A few years ago, a profusion of personalized-magazine apps debuted. These apps for the iPad and other platforms wove together content from the web into a good-looking, magazine-like form. The two that turned out to matter most were Flipboard (which defined the genre) and Zite (which was acquired by TIME’s corporate cousin CNN in 2011). Now they’re becoming one. Flipboard is announcing that it’s acquiring Zite from CNN, in a deal that also involves the Flipboard app getting access to CNN content and the two companies working together to sell ads. They’re not disclosing the money involved, but CNN.com’s own Laurie Segall is reporting that the purchase price was $60 million. The bad news for Zite fans is that Flipboard is going to discontinue development of the app it’s acquiring. It is, however, planning to keep employing Zite’s engineering team and integrate Zite technology into Flipboard. That makes sense: Zite has always had more of an emphasis on using artificial technology to help figure out which sorts of stories each reader is likely to care about. Flipboard is also going to give Zite users the ability to log into its app using their Zite credentials. For those who chose to use Zite over Flipboard, the news is a bummer. But it might result in a product that’s better than either has been on its own: Flipboard has the more polished user experience, while Zite has impressive technological underpinnings. And though Flipboard is the highest-profile, most ambitious contender in the category, it’ll continue to face competition from apps such as Feedly, News3360, Pulse and Google’s Currents.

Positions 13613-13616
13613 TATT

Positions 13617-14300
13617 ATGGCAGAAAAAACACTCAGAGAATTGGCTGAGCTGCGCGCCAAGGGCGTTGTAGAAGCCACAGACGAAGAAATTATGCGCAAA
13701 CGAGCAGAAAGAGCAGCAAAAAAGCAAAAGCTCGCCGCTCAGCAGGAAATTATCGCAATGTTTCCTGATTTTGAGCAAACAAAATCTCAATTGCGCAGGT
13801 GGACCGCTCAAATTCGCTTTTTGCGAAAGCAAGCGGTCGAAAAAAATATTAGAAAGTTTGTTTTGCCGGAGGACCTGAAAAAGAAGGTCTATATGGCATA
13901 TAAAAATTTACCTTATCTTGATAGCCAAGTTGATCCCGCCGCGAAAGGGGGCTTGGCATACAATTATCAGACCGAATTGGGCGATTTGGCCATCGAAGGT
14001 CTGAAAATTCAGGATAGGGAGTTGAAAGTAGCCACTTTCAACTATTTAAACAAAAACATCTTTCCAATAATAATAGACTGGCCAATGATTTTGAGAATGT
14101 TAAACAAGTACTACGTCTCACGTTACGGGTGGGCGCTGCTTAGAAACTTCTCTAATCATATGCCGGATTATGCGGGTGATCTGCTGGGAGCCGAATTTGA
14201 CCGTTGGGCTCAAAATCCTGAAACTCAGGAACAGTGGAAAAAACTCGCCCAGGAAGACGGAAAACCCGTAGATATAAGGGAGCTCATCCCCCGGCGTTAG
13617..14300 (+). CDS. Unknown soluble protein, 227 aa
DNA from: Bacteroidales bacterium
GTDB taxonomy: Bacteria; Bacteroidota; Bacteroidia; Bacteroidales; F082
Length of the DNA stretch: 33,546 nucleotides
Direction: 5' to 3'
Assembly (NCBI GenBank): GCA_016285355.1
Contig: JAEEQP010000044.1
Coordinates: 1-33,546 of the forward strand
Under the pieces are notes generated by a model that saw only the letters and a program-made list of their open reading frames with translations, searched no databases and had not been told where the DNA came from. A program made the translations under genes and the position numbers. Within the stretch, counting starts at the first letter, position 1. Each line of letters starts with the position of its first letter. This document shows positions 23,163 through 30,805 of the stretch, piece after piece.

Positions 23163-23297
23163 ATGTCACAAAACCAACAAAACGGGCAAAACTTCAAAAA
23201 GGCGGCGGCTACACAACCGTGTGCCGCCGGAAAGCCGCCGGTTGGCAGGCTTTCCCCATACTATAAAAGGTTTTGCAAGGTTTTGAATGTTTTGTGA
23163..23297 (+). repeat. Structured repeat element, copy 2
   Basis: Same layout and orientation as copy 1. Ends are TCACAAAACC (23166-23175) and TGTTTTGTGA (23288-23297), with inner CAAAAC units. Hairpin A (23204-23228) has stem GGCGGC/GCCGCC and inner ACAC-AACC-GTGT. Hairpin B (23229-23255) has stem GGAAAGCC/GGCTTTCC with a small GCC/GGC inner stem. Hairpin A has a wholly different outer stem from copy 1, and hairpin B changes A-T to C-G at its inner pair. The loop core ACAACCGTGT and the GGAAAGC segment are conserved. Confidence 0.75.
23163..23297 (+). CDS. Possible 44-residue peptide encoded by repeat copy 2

Dish Network may be trying to win back cord cutters with its planned Internet TV service. A report by Bloomberg claims that the streaming video service could be cheaper than the company’s satellite offering: The company aims to offer the service as soon as it can get enough programming deals in place, and is considering charging $20 to $30 a month, said people with knowledge of the matter who asked not to be identified because the plans are private. “We think there is a group of individuals, 18-to-34-year-olds, who would love to have a lower-cost product with some of the top content out there,” [Dish chief commercial officer Dave] Shull said. “That’s who we’ll be targeting.” Dish’s satellite service currently starts at $30 per month for the first 12 months, but jumps to $55 per month after that. The Internet service would be much cheaper as long is it isn’t just an introductory rate. One problem, however, is that networks still aren’t keen on unbundling their channels, and Dish’s recent deal with Disney doesn’t allow Dish to pick and choose which Disney-owned channels to carry, according to Bloomberg’s sources. If a subscriber wants ESPN, he or she may have to get the Disney Channel and ABC Family as well. That could make it tricky for Dish to keep prices down while offering a good selection of channels that 18-to-34-year-olds actually want.